Caleb Swanigan and Zach Collins grabbed all the headlines from the Portland Trail Blazers’ foray into NBA Summer League, 2017. The first-round picks came into the tournament with shiny résumés, guaranteed contracts, and high expectations. But Summer League is full of surprises. When Collins went down with a leg injury and Swanigan needed a frontcourt running partner, journeyman Jarnell Stokes stepped to the fore. His performance in Las Vegas set wheels spinning in the minds of Blazers fans. That’s the subject of today’s Blazer’s Edge Mailbag.
Jarnell Stokes had an impressive summer league run. He also commented that he and Caleb Swanigan have become friends. What would be the chances of Portland picking him up? Also the chances of him being good in the NBA?
You’re right. Stokes performed well. Without his 13 points, 8 rebounds, and 67% shooting off of stellar interior play, the Blazers wouldn’t have made the tournament finals. Stokes’ presence made up for the loss of Collins in obvious ways. More subtly, he provided a large target for Swanigan’s passes, allowing Big Swan to get off the low block without robbing Portland of a post game and rebounding chances.
While I share your sentiment about his attractive play, Stokes is unlikely to join the Blazers, at least as they’re currently constructed. His characteristics and style come into play, as does the state of the team.
Stokes looked good in Summer League because he was able to use his body and weight, both of which were near-unique in that environment. (For comparison, he performed well in the D-League—now G-League—for the same reason after being released by the Memphis Grizzlies.) He’s a specimen at 6’7” and 250 lbs, but plenty of NBA teams field guys that bulky. He won’t be able to push around opposing bigs at the next level. That’ll make him look less special.
Nowadays 250 lb NBA power forwards come 6’10”, quick, and equipped with a bankable face-up shot. The slower, shorter Stokes would be asked to guard those guys not just inside, but on the perimeter. Even in Summer League, his lateral rotations came late...the kiss of death for any defense. The problem would only get worse at the next level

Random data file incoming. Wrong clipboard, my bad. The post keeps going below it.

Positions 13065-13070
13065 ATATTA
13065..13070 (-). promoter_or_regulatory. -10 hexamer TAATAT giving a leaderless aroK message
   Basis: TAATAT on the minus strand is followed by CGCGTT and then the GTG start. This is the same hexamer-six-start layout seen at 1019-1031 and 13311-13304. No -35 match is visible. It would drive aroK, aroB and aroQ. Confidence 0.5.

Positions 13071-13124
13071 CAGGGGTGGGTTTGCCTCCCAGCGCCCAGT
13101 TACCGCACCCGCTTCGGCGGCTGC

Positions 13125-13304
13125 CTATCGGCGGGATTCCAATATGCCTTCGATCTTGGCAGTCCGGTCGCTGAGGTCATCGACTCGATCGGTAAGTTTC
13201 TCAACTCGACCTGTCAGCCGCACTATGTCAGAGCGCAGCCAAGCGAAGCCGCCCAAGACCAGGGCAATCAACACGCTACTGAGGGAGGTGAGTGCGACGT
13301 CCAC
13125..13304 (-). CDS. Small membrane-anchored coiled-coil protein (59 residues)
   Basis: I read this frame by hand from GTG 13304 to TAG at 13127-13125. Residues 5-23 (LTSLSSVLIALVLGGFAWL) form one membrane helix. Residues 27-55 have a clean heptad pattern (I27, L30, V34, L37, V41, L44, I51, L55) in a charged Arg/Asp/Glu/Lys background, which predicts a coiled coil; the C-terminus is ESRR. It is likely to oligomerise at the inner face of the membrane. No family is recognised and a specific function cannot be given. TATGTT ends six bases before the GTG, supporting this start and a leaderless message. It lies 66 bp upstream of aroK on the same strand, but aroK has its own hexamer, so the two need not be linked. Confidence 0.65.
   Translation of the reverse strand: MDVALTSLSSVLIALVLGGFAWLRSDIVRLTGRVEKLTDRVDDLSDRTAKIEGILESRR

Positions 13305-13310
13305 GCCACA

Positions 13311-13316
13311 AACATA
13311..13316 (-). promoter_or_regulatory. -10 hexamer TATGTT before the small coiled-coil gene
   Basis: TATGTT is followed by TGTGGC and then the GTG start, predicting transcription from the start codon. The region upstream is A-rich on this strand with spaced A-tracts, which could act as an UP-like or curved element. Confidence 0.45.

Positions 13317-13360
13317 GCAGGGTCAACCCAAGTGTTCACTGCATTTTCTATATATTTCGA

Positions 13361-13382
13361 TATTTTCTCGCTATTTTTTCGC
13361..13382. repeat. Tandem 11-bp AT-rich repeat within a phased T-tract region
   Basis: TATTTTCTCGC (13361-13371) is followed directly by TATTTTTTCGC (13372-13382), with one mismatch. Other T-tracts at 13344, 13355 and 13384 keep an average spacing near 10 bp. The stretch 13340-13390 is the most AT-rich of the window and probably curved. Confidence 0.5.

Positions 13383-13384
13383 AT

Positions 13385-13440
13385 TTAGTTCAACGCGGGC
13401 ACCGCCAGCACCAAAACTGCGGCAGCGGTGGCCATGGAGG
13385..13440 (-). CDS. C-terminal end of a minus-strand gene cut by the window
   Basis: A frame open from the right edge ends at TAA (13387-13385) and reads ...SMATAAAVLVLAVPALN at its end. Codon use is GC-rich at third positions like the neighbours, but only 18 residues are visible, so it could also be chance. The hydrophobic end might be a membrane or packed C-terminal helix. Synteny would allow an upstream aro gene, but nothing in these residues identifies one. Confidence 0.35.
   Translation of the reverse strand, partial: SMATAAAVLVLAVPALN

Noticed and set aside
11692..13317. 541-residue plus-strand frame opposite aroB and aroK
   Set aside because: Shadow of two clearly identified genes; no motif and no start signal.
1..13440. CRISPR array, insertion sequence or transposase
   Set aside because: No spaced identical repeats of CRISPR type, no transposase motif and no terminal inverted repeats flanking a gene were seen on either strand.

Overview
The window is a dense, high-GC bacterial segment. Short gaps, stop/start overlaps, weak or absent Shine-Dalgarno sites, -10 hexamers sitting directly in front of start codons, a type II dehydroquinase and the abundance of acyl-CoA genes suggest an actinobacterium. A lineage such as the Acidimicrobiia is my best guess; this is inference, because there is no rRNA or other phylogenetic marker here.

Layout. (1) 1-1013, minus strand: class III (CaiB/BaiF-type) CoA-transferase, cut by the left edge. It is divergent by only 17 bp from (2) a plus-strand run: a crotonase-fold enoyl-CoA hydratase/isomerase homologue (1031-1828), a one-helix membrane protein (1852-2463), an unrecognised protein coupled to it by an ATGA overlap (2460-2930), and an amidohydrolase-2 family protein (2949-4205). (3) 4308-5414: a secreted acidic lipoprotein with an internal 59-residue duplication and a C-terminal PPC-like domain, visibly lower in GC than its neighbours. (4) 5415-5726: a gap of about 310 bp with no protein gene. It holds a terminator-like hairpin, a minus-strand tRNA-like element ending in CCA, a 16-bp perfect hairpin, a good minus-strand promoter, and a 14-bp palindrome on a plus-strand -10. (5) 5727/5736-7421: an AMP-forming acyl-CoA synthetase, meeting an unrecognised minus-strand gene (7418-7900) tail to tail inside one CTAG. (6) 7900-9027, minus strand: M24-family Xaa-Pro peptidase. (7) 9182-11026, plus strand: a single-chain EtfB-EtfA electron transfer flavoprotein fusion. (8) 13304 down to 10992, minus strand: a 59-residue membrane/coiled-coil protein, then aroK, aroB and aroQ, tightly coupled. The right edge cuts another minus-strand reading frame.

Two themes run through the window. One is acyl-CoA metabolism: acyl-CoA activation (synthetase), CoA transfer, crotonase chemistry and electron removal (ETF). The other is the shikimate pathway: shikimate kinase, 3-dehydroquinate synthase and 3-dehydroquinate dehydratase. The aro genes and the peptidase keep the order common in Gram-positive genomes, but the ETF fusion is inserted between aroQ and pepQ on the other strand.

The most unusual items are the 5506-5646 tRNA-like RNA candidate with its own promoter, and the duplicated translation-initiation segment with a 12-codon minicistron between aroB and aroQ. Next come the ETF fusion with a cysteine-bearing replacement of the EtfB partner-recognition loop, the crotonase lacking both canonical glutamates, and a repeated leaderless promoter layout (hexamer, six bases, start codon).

Even if we assume that Stokes’ deficiencies wouldn’t weigh as much as his positive contributions, where would he play for the Blazers? Jusuf Nurkic has dibs on the paint in Portland’s offensive scheme. Stokes can’t be hanging around down there, drawing extra defenders into Nurk’s post moves. But Stokes is a lane-based player, lacking Swanigan’s perimeter passing and confidence. He and Nurk wouldn’t be a burger and fries, rather steak fries and waffle fries on the same plate.
Even if we ignore all that too, look at Portland’s roster right now. If they’re looking for power forward candidates, they can choose from the following:
- Noah Vonleh
- Al-Farouq Aminu
- Meyers Leonard
- Ed Davis
- Zach Collins
- Caleb Swanigan
- Technically Moe Harkless and Jake Layman have played power forward minutes too
Two things typify that list:
- Not one of them is a proven big-minutes player.
- All of them have flaws, rendering them two-dimensional.
Reading down that lineup, it’s clear that one or two players have to go. The Blazers don’t need more of them. Taking on another unproven power forward with holes in his game would be like adding a ninth car to your 1982 Mazda Hatchback collection. We get that you like them, but seriously, you’re half a step away from appearing on Hoarders.
No matter how much Stokes impressed in Summer League, these factors conspire against him donning a Blazers uniform. If you want him in Portland, the best bet is hoping the Blazers move players in trade, opening up a low-risk, low-roster slot for him to fill.
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